BUYER’S GUIDE: Used Car Leasing Tips

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BMW 3 Series

One of the advantages of new car leasing is being able to get into a new vehicle for a lower price. The appeal is having the latest bells and whistles without the major financial commitment of a new car loan.

Yet there’s a growing trend, and it’s value based, towards used car leasing. The idea is to get late-model used cars – sans the latest gee-whiz technology – at a lower price.

There’s a new survey out by, which specializes in getting people out of new car leases by swapping in people who want to complete the lease terms. Its survey of 2,500 drivers found 78.7 percent would consider a deal on a used lease. On the flip side, 74 percent of 250 dealers surveyed indicated used lease offers may help, or definitely would help move the influx of leases coming back onto their lots.

What should you pay for a used car lease?

Those drivers want deep discounts on their leases. Swapalease said 75 percent would expect to pay between 20 to 35 percent lower than the original payment on the same car as a new vehicle.

More specifically, most survey respondents would expect a BMW 3 Series originally priced at $400 per month, to then be priced at $250 or $275 monthly as a three-year-old lease.

Is that the right price? What you need to do to determine the right price for your used car is determine what it cost new, what its depreciation was when you started leasing it, and what its depreciation will be when you turn it in.

For argument’s sake, let’s assume most people would lease a used car for two years. After five years, a used car is worth 40 percent of its original value. A BMW 3 series worth $35,000 new would be worth $20,300 after three years and $14,000 after 5 years.

To cover that depreciation, approximately, the dealer would want to recoup that $6,300 difference in 24 payments of $262.50 but dealers are in it to make a buck and to recoup other costs associated with the car. In this case, add 15 percent to the payment and you’re in the right neighborhood for what your used car lease is going to be.

However, just don’t settle for what the dealer tells you the car is worth. Do your homework at BestRide’s used car valuation tool powered by Kelley Blue Book. Remember, you’re a frugal buyer. There’s no need to pay extra for technology you don’t want. Don’t let it inflate the value of the used car you want to lease.

Bargain for a price somewhere between the certified pre-owned value and the standard dealer price. Try splitting the difference to see if the dealer will accept your offer. Remember, when it comes to leasing, either new or used, you need to know the car’s value.

What used cars will be popular for leasing?

An interesting takeaway from the survey is how different used car tastes appear to be from new car tastes. People desire the following used cars:

Cadillac Escalade;

Cadillac CTS; and,

Jeep Cherokee.

Of that list, only the Jeep Cherokee cracks the top 20 vehicles sold in 2015, according to the Wall Street Journal. Used car leasers really are different from new car buyers.

Used car dealers are different, partly, from used car leasers. Here is the list of which vehicles used car dealers are willing to cut deals on for used car leasing:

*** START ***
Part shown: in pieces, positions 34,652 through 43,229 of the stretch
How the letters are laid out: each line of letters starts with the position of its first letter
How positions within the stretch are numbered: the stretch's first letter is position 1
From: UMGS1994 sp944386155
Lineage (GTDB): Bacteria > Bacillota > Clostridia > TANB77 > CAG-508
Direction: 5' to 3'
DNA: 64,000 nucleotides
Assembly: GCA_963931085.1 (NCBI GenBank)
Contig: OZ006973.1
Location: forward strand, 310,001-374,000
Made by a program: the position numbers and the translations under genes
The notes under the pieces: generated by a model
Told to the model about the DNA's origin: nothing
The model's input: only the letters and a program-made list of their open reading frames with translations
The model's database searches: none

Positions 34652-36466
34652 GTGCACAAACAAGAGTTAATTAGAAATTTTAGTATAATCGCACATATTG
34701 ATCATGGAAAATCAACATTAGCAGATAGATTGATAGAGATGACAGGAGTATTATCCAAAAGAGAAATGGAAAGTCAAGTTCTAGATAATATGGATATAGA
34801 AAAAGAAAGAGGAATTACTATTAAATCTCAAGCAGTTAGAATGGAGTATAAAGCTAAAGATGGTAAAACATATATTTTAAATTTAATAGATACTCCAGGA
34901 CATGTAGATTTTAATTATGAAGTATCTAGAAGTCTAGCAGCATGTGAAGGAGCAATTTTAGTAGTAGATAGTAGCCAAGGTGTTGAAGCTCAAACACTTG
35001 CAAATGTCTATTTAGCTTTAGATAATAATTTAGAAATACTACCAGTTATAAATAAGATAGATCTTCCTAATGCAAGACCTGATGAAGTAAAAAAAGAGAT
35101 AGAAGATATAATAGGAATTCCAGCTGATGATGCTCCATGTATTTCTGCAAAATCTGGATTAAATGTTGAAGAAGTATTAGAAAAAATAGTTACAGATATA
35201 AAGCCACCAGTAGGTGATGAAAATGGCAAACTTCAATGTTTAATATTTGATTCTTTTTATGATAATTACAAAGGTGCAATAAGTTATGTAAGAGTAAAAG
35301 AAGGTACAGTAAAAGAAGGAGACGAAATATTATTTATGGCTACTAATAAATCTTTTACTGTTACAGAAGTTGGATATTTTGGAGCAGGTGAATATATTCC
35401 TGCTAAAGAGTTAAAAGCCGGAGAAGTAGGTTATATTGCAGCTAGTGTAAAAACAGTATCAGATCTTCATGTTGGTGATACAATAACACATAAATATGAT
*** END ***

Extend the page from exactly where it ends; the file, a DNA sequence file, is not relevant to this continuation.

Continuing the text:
Buick Regal;

Cadillac CTS; and,

Chevrolet Cruze.

Notice a similarity? They are all sedans, which are sales death right now because most American consumers want crossovers. The Cadillac CTS is the only vehicle common to both lists, which is great news if you’re in the market to lease one.

Why used car leasing is good for dealers

Much like certified pre-owned used cars helped keep the lights on at new car dealerships during the recession, the uptick in used car leasing seems to be coming at a good time. According to the Auto Demand Index put out by TechnoMetrica Market Intelligence, there is going to be what it terms “a continued deceleration in momentum for vehicle purchase intent among U.S. consumers.” In the next three months, the percent of people intending to buy or lease a new car will dip to 15 percent.

When leasing a used car is good for you

Do you like a good value in expensive thing? Get bored easily with the toys you have? Like status but at a lower price tag?

Consider used car leasing to be the perfect fit for you. Unless you lease a used car that has just gone through a major revamp like the 2014 Chevrolet Impala (which would be a brilliant used car to lease) vs. the 2012 Chevrolet Impala. Two cars could not be more different (and the 2012 Impala was a lousy police car according to the Michigan State Police).

Leasing a used car is also good for you if it comes certified pre-owned. Then you are getting a good used car at a good value and you shouldn’t have to worry about maintenance because that is a major issue as discussed below.

When leasing a used car is bad for you

Leasing a used car could be bad for you if maintenance is not covered. It’s just assumed it is on new cars when leased because all warranties cover the first three years or 36,000 miles. That typically covers any lease terms.

However, things start to get tricky with used cars being leased. You need to define exactly what maintenance is being covered. According to Swapalease, only 21.1 percent of dealers said they feel warranty issues are important to shoppers. However, 95.3 percent of drivers said they would expect a warranty to be offered.

Only 1 in 5 dealers (unless they read this article) will bring up warranties with you. It is going to be your job to get everything in writing.

Keith Griffin

Keith Griffin

Keith Griffin is an automotive columnist for the Las Vegas Review Journal and, as well as a reviewer for the Boston Globe, and - most importantly - dad to two great girls.